Anxiety is a state of unease, a sense of restlessness. For someone with clinical anxiety, they can be fearful in normal non threatening situations daily. The chronic fearfulness can interfere with day to day life and lead to sleep disruptions and chronic disease.
Current approach to anxiety
The current armamentarium of a physician includes prescribing anti-anxiety agents, referring to a therapist, recommending relaxation techniques such as yoga, Tai Chi or meditation, or any physician’s all-time fallback choice which is to refer to a psychiatrist. Many medications take weeks to take effect and after all that, not all of them are effective requiring several trials of medications to get to one that may even partially work. A therapist is beneficial, however, cons include the patient not having enough time or resources. In some patients it may help in others, similar to medications, it does diddly squat. In addition, some patients must cope with anxiety through natural means due to the prohibitive nature of their occupation. Some highly sensitive occupations disallow any use of anti-anxiety agents which might be potentially sedating in a patient’s history which could cost them their jobs. Medications may be helpful in certain populations but it often takes time to find the right agent and the right dose.
The science and mechanisms behind anxiety
The mechanism of anxiety and its complexities are studied. At the chemical level, it is thought to be due to the lack of serotonin. Many anti-anxiety agents work at the level of the serotonin receptor. But the thought processes underlying anxiety are far more complex than at a single chemical level which likely is the reason why many medications do not work given the complexity of the emotional response.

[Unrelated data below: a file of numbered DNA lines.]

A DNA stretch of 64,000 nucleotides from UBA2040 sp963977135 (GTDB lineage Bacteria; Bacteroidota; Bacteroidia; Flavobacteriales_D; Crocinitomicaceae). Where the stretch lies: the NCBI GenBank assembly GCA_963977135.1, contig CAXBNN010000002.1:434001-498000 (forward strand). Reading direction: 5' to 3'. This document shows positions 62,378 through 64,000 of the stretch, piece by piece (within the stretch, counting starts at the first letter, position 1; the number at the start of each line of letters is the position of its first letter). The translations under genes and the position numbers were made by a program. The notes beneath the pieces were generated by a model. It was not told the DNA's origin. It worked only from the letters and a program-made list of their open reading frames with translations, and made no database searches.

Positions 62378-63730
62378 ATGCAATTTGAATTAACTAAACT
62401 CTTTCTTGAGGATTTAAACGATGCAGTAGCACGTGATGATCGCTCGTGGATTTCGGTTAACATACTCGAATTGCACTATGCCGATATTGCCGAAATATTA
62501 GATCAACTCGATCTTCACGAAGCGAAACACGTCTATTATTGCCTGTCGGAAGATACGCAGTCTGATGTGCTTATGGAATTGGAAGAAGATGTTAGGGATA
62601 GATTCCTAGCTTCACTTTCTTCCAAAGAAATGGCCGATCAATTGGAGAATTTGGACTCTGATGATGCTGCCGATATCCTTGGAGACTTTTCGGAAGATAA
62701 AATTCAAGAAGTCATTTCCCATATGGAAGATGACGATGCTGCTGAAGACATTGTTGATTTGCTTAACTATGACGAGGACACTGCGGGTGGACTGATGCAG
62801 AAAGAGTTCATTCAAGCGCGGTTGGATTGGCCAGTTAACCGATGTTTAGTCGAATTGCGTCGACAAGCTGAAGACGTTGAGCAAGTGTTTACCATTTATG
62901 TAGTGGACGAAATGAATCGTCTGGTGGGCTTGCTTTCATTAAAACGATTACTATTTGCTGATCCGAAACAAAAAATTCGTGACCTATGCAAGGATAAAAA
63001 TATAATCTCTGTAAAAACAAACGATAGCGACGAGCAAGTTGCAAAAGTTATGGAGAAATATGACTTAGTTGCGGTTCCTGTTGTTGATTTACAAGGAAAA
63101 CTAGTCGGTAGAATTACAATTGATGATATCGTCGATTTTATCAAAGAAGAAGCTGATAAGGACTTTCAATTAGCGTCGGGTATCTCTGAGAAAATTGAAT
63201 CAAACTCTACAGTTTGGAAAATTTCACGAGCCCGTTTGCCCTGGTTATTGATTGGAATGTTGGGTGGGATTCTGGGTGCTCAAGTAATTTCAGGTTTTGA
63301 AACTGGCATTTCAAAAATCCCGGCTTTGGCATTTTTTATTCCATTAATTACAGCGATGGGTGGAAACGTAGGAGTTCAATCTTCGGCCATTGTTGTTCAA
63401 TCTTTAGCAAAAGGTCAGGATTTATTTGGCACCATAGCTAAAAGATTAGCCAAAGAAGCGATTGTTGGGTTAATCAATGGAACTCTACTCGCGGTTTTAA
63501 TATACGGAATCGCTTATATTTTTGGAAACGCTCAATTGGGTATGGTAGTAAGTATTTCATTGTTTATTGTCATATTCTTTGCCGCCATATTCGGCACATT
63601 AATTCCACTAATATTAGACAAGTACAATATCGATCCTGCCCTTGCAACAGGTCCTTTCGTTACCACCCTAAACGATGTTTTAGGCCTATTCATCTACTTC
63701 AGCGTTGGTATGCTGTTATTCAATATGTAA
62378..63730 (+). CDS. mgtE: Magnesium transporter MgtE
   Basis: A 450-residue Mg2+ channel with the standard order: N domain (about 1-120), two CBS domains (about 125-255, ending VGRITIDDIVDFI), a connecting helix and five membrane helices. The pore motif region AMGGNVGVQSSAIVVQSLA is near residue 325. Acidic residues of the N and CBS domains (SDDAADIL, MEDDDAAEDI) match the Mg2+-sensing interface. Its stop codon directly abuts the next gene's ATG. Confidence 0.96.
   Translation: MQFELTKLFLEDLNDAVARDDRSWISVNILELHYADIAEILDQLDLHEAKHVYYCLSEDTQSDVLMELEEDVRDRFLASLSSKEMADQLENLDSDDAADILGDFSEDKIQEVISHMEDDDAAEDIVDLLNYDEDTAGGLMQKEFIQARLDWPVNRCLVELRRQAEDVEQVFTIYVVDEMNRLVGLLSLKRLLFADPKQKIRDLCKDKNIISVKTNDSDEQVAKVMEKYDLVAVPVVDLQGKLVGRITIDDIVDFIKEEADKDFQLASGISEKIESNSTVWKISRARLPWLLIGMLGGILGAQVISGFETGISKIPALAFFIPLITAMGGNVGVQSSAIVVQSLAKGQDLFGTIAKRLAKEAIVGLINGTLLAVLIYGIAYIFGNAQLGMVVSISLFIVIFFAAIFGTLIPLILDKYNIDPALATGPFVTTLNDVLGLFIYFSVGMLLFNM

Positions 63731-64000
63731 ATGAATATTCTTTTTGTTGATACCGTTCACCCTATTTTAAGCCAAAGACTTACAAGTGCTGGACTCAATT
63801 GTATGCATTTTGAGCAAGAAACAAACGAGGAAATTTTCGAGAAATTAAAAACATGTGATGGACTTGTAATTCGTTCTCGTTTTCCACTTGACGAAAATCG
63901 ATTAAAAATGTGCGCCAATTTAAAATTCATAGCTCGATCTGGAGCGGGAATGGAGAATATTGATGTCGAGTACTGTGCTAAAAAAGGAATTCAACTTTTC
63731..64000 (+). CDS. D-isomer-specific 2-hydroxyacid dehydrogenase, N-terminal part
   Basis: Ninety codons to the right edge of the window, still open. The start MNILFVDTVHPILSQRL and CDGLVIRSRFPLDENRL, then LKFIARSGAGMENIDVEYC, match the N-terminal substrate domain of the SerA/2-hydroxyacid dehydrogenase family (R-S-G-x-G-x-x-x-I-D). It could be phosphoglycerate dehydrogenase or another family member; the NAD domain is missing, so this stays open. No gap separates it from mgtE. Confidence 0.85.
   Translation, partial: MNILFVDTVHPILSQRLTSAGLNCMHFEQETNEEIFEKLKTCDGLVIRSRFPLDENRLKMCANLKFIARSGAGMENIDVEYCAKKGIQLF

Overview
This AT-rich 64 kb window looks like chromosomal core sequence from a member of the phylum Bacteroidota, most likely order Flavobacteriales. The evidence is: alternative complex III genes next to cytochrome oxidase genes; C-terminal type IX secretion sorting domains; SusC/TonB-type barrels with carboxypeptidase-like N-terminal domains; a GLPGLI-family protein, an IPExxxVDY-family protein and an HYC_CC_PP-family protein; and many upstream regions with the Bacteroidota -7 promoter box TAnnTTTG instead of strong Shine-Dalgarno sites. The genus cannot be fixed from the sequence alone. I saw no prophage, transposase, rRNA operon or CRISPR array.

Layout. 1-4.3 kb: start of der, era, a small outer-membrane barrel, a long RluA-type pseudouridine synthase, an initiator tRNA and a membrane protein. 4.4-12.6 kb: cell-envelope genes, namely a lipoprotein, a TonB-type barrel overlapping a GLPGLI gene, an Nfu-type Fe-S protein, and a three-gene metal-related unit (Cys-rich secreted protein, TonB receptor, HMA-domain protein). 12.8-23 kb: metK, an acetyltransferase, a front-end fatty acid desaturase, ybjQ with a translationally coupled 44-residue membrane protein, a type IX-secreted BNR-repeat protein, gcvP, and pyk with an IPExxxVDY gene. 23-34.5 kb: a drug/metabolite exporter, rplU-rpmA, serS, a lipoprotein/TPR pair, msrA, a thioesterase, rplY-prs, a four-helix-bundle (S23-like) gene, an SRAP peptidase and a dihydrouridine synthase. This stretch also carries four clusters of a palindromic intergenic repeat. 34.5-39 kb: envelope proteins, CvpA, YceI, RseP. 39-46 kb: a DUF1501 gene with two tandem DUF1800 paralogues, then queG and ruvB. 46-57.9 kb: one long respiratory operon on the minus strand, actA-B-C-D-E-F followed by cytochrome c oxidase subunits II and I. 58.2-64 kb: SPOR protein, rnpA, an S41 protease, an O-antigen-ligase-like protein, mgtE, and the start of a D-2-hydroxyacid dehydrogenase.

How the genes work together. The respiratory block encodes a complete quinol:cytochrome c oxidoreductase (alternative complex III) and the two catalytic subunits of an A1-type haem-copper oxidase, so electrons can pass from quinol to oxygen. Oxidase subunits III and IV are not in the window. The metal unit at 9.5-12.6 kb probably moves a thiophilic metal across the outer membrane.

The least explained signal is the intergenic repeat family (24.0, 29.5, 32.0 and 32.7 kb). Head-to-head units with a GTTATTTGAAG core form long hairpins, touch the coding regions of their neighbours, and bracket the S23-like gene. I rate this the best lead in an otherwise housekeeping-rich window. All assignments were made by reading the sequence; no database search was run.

Neuroimaging studies have elucidated that anxiety may be attributed to the involvement of an amygdala to prefrontal cortex circuit. Instead of the normal fear response one has to certain stimuli, the amygdala is overly responsive to the threat. This leads to an abnormal attentional and interpretive response level that is consistently fearful. Anxious patients perceive neutral events with negative connotations and lead to physiologic responses including increased heart rate, sweating, heavier breathing.
Cannabidiol is the non-intoxicating phytocannabinoid from the Cannabis sativa plant. It has a weak affinity for the CB1 receptor and one needs 100 times the amount to get the same euphoria as tetrahydrocannabinol. Cannabidiol is found to help with anxiety. It works at the level of the 5HT-1 receptor to exert its anxiolytic properties.
In one study of 24 patients with anxiety who were about to give a presentation, cannabidiol was given at 600mg. Their anxiety, cognitive impairment, and alert arousal response were much lower compared to the control group who had a placebo. The placebo group had much higher anxiety, greater discomfort, and alert responses (Bergamaschi, et al, “Cannabidiol reduces the anxiety induced by simulated public speaking in treatment-naive social phobia patients,” Neuropsychopharmacology, 2011, May, 36 (6): 1219-26).
Another study showed 400 mg CBD given to adults (Crippa, Neural basis of anxiolytic effects of CBD in social anxiety. J Psychopharm 2011)
In a pediatric case series report which can be read here -https://www.ncbi.nlm.nih.gov/pmc/articles/PMC5101100/ – even 25mg a couple hours before bed helped sleep.